The FICM & JRCPTB would support a doctor in training, who was part of the ICU outreach role covering medical wards and admissions, counting this towards the GIM requirements of HILLO 1 of the Internal Medicine CiPs. However, time also needs to be undertaken as the medical StR leading/overseeing the medical take to fully achieve this capability. This includes experience in the final year of training.

Yes, patients who are a part of the acute unselected medical take (for example, patients with IECOPD or OOH cardiac arrest) can count towards the requirement to see 750 patients overall presenting with acute medical problems.

Dual and Triple CCTs with Physician specialties

Following recent approval of the triple CCT principle by the GMC, guidance for triple CCT programmes with ICM and the physician specialties with Internal Medicine have been updated. Please see above for the guidance downloads.

Transition options for current physician trainees training in Intensive Care Medicine (ICM)

The GMC recommends that trainees undertaking dual CCTs with ICM and physician specialties (for ICM-physicians recruited before August 2021) should transition a new curriculum as soon as possible but it is recognised that some learners may require longer to transition based on the impact the new curriculum and transition should take into account feasibility, trainee and patient safety. Where possible, trainees should transfer to the new curriculum, unless in their final year of training.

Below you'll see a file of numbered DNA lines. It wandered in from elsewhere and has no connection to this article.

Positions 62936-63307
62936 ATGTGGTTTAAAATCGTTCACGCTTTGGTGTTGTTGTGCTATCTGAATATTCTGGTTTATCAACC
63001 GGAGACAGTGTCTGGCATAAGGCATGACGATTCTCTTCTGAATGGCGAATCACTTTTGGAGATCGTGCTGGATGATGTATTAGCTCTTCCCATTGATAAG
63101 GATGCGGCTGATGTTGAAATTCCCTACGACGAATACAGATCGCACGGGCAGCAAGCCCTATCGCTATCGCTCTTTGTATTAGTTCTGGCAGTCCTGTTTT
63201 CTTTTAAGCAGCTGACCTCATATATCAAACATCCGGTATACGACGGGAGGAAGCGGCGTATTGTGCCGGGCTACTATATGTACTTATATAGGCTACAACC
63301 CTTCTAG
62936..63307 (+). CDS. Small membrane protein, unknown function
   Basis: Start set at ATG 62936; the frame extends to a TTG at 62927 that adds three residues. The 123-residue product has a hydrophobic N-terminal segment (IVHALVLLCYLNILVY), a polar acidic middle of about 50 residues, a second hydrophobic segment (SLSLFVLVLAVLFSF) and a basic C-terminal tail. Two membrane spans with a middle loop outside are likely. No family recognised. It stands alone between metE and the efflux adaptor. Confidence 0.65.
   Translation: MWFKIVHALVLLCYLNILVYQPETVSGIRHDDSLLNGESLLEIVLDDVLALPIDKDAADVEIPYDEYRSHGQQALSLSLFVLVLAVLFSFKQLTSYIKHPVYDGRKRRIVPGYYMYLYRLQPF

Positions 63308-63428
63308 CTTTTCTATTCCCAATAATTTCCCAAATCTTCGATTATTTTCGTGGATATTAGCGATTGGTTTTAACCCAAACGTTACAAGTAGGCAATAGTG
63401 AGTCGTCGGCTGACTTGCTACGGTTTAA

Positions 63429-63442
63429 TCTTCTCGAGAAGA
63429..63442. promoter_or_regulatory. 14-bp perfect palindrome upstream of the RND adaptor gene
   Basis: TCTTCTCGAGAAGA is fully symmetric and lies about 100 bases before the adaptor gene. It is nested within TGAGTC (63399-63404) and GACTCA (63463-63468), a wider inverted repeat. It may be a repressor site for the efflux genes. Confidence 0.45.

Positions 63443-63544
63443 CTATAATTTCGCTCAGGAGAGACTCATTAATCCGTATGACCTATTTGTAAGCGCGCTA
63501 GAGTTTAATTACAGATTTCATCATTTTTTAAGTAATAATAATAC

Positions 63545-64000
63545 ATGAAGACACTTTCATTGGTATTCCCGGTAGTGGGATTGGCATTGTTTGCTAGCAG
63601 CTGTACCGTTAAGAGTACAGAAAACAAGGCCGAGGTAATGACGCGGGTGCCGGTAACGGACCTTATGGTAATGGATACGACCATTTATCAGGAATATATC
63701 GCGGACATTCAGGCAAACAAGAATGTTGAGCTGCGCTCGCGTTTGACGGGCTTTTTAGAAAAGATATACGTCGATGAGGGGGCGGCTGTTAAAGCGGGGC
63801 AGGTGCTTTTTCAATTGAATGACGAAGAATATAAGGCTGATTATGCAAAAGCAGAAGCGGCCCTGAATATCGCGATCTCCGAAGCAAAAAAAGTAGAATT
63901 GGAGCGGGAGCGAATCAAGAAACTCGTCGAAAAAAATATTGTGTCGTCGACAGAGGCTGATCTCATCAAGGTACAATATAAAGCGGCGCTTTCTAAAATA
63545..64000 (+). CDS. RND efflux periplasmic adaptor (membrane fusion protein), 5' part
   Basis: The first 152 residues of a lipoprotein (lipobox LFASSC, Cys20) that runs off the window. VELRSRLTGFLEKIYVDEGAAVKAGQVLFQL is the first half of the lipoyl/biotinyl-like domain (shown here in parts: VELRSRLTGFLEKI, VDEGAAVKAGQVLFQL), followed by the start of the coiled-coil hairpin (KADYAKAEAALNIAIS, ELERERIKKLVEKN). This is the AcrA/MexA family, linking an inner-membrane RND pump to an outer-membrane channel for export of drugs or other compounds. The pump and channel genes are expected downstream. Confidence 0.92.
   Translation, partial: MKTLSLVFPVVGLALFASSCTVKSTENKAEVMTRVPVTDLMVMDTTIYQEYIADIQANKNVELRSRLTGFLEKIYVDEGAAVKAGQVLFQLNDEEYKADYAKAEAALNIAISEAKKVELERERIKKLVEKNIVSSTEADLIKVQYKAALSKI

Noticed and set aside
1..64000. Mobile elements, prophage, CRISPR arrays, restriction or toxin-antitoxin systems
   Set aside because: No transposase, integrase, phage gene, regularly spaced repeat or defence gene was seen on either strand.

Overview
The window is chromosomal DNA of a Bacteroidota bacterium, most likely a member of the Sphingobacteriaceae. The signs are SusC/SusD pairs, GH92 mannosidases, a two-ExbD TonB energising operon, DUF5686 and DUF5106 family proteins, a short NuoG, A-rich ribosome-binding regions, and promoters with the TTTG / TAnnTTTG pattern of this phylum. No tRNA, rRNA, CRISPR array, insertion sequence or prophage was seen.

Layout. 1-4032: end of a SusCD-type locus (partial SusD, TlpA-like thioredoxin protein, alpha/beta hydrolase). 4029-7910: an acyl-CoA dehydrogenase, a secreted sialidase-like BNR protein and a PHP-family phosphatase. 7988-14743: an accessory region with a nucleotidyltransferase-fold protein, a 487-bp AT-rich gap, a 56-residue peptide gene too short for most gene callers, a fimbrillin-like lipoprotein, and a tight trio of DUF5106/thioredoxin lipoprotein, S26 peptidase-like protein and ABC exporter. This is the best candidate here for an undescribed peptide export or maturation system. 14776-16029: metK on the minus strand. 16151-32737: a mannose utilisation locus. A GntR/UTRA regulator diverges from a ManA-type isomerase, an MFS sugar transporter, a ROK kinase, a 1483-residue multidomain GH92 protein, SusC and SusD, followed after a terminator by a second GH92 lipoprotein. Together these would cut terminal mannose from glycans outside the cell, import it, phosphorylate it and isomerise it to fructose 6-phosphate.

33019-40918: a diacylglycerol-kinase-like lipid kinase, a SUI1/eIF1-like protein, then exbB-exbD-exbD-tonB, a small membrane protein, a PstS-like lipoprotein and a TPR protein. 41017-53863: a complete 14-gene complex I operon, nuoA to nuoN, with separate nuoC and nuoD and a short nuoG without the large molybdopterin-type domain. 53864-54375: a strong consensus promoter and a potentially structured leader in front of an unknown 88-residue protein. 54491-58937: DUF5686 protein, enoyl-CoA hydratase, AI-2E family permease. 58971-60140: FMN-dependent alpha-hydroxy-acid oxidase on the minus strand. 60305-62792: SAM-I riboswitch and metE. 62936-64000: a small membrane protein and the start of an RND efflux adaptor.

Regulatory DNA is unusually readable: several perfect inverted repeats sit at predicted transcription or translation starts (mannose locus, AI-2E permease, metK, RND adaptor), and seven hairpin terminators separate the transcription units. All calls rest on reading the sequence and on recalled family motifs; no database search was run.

The new curricula for group 1 physician specialties include learning outcomes for internal medicine and if a trainee has dropped general internal medicine to take up ICM it may not be in the best interest of patient safety or impractical for a trainee to transfer curriculum. A gap analysis should be carried out and to determine whether it is possible for the trainee to transition and if not, postgraduate dean’s approval should be sought for the trainee to complete training on the previous curriculum.

The options for current Acute Internal Medicine/Renal Medicine /Respiratory Medicine trainees who are training in ICM and are not in their final year of training are:

  1. Transfer to the new curricula and train in their group 1 specialty (Acute Internal Medicine, Renal Medicine or Respiratory Medicine), Internal Medicine and Intensive Care Medicine. They will be eligible for CCTs in all three specialties.
  2. Remain on the previous curriculum if it is not safe or practical for them to also train in internal medicine and CCT in their group 1 specialty and ICM.

Do you have any questions?
Please contact the Faculty.